The prescient politics of The Big Lebowski.

Deleted scenes, commentary, and more.
Sept. 11 2008 6:58 AM

Walter Sobchak, Neocon

The prescient politics of The Big Lebowski.

The Big Lebowski.

The Big Lebowski, the seventh of the Coen brothers' 13 feature films, begins when two goons break into the modest home of Jeffrey Lebowski and one of them pees on his rug. They've mistaken Lebowski, who calls himself "the Dude," for another, wealthier man of the same name. So the Dude seeks out this other Lebowski in search of compensation for his rug. That meeting does not go well. A few days later, though, the rich Lebowski offers the Dude 20 grand to deliver a $1 million ransom to men who claim to have kidnapped his wife. The kidnapping involves some German nihilists and a porn tycoon, plus a few others. It's a simple story, really.

David Haglund David Haglund

David Haglund is a senior editor at Slate. He runs Brow Beat, Slate's culture blog.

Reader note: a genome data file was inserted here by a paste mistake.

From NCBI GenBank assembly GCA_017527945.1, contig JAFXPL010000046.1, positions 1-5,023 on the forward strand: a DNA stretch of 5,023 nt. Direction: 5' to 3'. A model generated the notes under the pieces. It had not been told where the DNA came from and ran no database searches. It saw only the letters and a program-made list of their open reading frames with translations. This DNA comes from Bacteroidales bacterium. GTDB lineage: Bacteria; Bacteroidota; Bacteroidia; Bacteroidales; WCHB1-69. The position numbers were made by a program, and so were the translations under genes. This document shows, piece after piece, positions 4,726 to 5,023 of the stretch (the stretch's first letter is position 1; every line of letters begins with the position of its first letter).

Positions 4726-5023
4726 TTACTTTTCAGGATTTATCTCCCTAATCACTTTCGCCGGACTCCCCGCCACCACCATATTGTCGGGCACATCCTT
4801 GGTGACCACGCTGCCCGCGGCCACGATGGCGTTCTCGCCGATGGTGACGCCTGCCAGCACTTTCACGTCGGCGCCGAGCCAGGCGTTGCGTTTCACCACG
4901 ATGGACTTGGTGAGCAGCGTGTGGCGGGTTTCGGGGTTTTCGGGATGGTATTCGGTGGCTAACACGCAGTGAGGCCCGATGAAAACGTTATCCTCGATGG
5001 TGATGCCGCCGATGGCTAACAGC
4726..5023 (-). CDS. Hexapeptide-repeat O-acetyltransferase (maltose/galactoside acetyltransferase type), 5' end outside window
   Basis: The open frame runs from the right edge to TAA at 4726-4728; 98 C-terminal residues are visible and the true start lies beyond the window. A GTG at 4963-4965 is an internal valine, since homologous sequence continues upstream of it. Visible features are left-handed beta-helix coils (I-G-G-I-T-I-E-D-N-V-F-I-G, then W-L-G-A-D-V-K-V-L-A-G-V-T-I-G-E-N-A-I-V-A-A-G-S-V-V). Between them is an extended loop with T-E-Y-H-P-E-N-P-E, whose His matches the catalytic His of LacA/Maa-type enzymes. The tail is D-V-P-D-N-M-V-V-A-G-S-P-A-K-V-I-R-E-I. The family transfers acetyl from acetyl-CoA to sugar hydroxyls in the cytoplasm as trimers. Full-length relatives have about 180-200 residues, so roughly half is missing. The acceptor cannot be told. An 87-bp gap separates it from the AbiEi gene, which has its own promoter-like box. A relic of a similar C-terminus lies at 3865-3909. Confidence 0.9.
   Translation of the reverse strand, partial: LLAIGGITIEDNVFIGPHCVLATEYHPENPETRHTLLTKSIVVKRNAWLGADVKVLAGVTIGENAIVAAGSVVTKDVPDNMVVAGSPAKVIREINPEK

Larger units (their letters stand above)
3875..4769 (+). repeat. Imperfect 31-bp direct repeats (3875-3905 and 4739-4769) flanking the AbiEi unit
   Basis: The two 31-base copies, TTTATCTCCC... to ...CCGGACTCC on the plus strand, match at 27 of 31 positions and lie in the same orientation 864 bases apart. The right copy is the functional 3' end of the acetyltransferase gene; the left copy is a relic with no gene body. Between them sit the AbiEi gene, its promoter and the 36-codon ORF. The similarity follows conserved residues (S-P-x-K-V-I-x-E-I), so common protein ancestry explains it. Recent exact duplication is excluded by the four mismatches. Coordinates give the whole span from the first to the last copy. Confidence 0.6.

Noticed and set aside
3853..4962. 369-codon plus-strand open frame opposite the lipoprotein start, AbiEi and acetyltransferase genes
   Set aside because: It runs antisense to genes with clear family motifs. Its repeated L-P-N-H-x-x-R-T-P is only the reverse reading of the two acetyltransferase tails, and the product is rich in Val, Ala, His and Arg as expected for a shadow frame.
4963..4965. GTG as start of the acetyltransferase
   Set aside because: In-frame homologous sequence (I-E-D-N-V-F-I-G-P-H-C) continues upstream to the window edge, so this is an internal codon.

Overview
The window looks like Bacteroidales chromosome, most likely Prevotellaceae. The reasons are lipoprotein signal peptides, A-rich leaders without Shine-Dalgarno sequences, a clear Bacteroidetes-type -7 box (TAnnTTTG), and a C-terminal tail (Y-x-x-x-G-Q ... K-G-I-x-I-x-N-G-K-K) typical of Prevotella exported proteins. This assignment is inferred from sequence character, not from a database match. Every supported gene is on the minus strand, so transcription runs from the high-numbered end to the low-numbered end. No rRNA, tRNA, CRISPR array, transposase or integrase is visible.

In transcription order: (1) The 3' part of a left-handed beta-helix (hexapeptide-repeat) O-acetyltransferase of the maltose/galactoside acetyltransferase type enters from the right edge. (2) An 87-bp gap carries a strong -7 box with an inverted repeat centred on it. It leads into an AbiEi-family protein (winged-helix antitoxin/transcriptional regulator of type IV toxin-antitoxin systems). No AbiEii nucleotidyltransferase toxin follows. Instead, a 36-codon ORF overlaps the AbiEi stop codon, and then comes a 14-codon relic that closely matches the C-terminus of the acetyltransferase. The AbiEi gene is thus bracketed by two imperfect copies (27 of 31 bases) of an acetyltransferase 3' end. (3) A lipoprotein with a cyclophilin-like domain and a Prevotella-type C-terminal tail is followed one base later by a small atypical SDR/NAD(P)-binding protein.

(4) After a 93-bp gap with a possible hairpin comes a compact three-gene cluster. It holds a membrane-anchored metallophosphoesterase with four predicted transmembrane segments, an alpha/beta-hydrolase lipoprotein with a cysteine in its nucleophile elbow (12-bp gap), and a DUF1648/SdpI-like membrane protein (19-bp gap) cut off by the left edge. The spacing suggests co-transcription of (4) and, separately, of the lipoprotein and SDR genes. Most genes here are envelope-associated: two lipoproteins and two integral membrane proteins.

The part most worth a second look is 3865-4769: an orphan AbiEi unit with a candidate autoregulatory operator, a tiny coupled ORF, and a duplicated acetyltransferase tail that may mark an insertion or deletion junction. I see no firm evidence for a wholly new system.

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Just released for a third time on DVD, The Big Lebowski has, in a decade, inspired a following to rival all cinematic cults, complete with annual festivals, monthly podcasts, and teachings to live by. At the heart of this denomination is the Dude, brilliantly incarnated by Jeff Bridges as a Zen slob whose three great loves are weed, white Russians, and bowling. And the Dude is indeed a fantastic character. Ten years on, though, the movie's most striking role belongs to John Goodman as Walter Sobchak: a hawkish, slightly unhinged Vietnam vet and the Dude's best friend and bowling partner. Watching The Big Lebowski in 2008, it becomes clear that appreciating Walter is essential to understanding what the Coen brothers are up to in this movie, which is slyer, more political, and more prescient than many of its fans have recognized. Perhaps that's because Walter, with his bellowing, Old Testament righteousness and his deeply entrenched militarism, is an American type that barely registered on the pop-culture landscape 10 years ago. He's a neocon.